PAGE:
Perfume Genius: Too Bright

Scott Wallace
30th Sep 2014

Mike Hadreas is a thin, waifish man with a voice to match. It is a gentle, quavering instrument, waterlogged with tears. On his first two records under the name Perfume Genius, often with little more than two or three piano chords, that voice told heartbreaking stories, eloquent in their simplicity and resonating with pain and loss. Now, on his third record, Too Bright, Hadreas has capitalised on the growth he showed on 2012's Put Your Back N 2 It and has delivered his most powerful, consistent work yet. With the production assistance of Adrian Utley, the mastermind behind trip-hop legends Portishead, Hadreas has a created something empowering, where even the intrinsic qualities of his one-of-a-kind voice become more affecting and powerful.

The adventurousness of Too Bright, on which Hadreas synthesizes, punk, electronica, noise, ambient and pop is key to its success. The album (for obvious reasons) recalls Portishead's incredible 2008 record Third, as well as featuring remnants of one-of-a-kind synth punks Suicide. Despite these reference points, however, the record is distinctly Perfume Genius. No other artist has quite the same tenderness and rawness as he does. From the record's quiet beginnings, through its busy, noisy middle section and to the soothing balm of its closing pair of beauties, Too Bright is like witnessing in miniature its author discovering his own identity, how that identity relates to the world around him, and realising the power he possesses to control it.

The first song previewed from the album was "Queen," a song that find Hadreas taking control of the perverse power he has as a gay man in a public space. He paints himself as a powerful villain, a fearsome supernatural being. "Don't you know your queen?" He sings, "Ripped, heaving, flowers bloom at my feet." It is the same voice from before, but now it floats over a low, grinding bassline and metallic keyboards that are befitting of the song's regal title. In taking command of his public perception, Hadreas is pointing out the fragility of conventional notions of masculinity with a bitter laugh. Elsewhere on the record, though, he does not let his sexuality define him, and many of his most affecting songs grapple with the simple human desire to be loved.

Hadreas is very present on this album not just as a singer-songwriter, but as a performer. On the opening track "I Decline," he sings the song's title phrase and his voice falls away, melting into a sigh. It's a moment that reads as either resigned or callous, speaking volumes in a single exhalation. On this record, he pushes his voice to its limits, and you can hear the way he has improved and grown since his first releases. On his earliest records, there was a sense of detachment - like half-remembered trauma - in the way he sang his sometimes matter-of-fact lyrics, but now his words are presented with unswerving conviction, here and now, in the present tense. This growth also has visual representation in the steely femininity of the cover art and the two music videos released for "Queen" and "Grid."

Several songs seem to bear the influence of classic rock 'n' roll, sounding not unlike the weird, empty, and very lonely vibe of Elvis Presley's version of "Blue Moon" from his classic first album. The first of these numbers is "Fool," quite possibly the best track here, which features gauzy synthesizers, upright bass, low, lush saxophone, a gently swaying beat and doo-wop backing vocals. "Fool," like much of the album, feels like it is constantly on the verge of collapse, veering off at several points into ambient passages of wailing vocals. Later on, the pulsing rockabilly beat of "Grid" is interrupted by inhuman screams and backing chants from what sounds like a choir of possessed children. On "My Body" (the song that sounds most like Portishead) Hadreas sings the title in a low, slurred tenor, as if in imitation of The King, creating sense of unapologetic carnality that creates alluring tension with the song's grubby, dank atmosphere.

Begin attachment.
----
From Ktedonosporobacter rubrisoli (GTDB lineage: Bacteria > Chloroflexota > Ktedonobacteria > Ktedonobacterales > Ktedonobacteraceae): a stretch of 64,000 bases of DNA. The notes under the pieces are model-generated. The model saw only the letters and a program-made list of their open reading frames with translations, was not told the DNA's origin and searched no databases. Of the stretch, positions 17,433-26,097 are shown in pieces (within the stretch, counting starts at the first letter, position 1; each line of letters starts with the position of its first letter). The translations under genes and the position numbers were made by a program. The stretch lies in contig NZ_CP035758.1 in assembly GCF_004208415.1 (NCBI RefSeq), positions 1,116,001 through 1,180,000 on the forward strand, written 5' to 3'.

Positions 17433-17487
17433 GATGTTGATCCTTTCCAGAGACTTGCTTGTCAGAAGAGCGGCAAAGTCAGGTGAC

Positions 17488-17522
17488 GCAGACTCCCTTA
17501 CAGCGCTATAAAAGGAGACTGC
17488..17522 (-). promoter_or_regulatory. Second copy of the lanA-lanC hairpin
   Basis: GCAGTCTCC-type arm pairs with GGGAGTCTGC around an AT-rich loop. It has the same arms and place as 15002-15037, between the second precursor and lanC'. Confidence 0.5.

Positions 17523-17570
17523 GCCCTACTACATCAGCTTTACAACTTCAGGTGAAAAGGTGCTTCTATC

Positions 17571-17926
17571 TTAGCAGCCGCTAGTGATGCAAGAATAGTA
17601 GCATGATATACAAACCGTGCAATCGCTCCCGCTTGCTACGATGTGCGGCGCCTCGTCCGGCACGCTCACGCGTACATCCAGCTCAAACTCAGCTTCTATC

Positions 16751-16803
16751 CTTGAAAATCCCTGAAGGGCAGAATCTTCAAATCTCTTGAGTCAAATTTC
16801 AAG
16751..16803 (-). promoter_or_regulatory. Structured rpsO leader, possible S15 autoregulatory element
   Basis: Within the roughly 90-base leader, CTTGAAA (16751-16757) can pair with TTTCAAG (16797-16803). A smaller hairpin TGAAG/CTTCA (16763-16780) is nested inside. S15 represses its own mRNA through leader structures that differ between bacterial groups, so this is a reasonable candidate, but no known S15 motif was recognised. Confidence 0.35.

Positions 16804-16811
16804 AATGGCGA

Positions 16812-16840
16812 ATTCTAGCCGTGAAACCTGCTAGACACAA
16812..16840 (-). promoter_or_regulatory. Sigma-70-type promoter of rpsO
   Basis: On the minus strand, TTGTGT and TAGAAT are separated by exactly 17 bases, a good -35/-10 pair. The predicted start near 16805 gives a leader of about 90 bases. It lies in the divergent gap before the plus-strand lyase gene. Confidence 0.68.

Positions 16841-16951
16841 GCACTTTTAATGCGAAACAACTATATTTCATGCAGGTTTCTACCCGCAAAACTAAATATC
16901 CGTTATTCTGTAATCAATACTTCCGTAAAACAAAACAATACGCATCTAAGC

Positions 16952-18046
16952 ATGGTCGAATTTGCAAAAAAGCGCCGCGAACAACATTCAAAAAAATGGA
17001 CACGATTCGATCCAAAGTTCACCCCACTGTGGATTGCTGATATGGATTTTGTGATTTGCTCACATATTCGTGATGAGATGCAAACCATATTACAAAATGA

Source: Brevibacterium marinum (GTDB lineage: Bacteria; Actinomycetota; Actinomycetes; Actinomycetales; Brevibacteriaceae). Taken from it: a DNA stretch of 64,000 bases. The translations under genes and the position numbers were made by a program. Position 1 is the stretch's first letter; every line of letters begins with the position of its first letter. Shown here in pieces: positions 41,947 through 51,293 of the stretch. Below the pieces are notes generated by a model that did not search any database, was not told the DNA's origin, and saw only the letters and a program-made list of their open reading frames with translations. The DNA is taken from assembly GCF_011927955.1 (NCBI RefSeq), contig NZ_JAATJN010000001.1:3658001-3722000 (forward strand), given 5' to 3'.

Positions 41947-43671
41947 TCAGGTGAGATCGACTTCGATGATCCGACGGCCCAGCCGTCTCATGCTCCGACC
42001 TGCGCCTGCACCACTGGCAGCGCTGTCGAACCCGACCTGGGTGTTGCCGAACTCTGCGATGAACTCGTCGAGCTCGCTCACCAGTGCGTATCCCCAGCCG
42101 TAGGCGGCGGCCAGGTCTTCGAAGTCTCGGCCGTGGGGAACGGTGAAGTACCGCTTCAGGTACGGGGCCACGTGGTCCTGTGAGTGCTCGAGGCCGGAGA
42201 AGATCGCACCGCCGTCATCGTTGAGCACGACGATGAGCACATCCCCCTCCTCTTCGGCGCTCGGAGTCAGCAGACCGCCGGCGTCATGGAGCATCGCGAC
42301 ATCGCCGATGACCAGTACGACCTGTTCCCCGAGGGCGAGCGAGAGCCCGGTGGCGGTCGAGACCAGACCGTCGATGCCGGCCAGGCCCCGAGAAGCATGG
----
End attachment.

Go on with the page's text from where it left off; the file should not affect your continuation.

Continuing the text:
There are also shades of the old Perfume Genius style here, particularly "I Decline," "No Good," and "Don't Let Them In" all of which are piano ballads, and "I'm a Mother," a dark ambient piece featuring pitch-shifted vocals. These songs tend to have more complex structures and melodies than in the past, though, such as the gorgeously tinkling keys on "No Good," and the waltz-like rolled chords that appear halfway through "Don't Let Them In." Utley's production brings a real sense of depth to the songs, where before they would have been coated in heavy reverb that made each sound blur together. There is still an appealing roughness to the sound, but there is a new sense of light and space that is perfectly in keeping with the new strength contained in this batch of strident, uncompromising songs.

Too Bright is not just an excellent record - it also feels like the first giant step toward becoming an icon. Perfume Genius is an important project because in a time when homosexuality is a key social issue it is a reminder that the personal is always political. Perfume Genius is a queer voice that is angry without being militant, and sad without being resigned. It little more than half an hour, the record covers a huge amount of ground, but does not seem messy or unfocused. It is a laser-guided attack, a sharply honed missive by an artist at the top of his game. It is empowering, frightening and sensual, and then as Hadreas sings "I don't need your love / I don't need you to understand / I need you to listen" on the record's final song, it is deeply, deeply moving as well.

Matador Records.